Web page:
Studies with non-human primates have demonstrated that MK-801 is effective at inducing schizophrenic-like effects. Ogura and Aigner (1993), using rhesus monkeys (Macaca mulatta) demonstrated that MK-801 impairs visual recognition memory. In the same way, Buffalo et al. (1994) performed an Operant Test Battery, also in rhesus using MK-801. They showed MK-801 effectively disrupted animals accuracy in learning, motivation, short-term memory, and color discrimination tasks. Working memory is also impaired by acute and chronic MK-801 treatment in rhesus (Tsukada et al., 2005). Likewise, in common marmosets (Callithrix jacchus jacchus), MK-801 impaired acquisition of shape discrimination and visuospatial conditional tasks using the Wisconsin General Test Apparatus (Harder et al., 1998; Harder and Ridley, 2000). A more recent study with rhesus monkeys evidenced that a single administration of MK-801 at doses of 0.02 and 0.04 mg/kg was able to impair spatial working memory (Wang et al., 2012).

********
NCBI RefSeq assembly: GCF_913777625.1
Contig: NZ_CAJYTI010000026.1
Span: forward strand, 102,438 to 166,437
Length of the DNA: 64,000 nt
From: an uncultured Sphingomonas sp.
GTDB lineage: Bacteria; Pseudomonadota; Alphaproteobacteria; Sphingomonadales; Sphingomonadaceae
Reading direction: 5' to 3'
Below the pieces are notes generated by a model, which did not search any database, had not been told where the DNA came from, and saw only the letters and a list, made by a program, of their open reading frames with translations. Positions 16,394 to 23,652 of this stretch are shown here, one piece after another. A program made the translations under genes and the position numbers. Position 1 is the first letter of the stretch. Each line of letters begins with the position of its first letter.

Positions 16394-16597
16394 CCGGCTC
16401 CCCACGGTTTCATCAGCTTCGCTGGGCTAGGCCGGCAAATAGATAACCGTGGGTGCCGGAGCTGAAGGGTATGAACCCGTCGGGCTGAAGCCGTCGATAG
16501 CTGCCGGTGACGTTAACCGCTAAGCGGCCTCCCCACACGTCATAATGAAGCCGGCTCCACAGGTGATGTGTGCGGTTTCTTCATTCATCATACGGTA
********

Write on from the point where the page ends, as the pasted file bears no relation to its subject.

To our knowledge, the effects of MK-801 on PPI have not yet been investigated in primates. Since there are significant morphological and neuropharmacological differences between rodents and primates (e.g., Maior et al., 2011), we employed a whole-body PPI protocol (Saletti et al., 2014) in capuchin monkeys (Sapajus spp.) to evaluate MK-801 effects on sensorimotor gating.

Materials and Methods

Ethics Statement

This study was approved by the Animal Ethics Committee of the Institute of Biology, University of Brasilia (UnBDOC no 131791/2013). Furthermore, the procedures were conducted according to guidelines of the Brazilian Society of Animal Experimentation and followed the Principles of Laboratory Animal Care (NIH publication no. 85-23, revised 1996).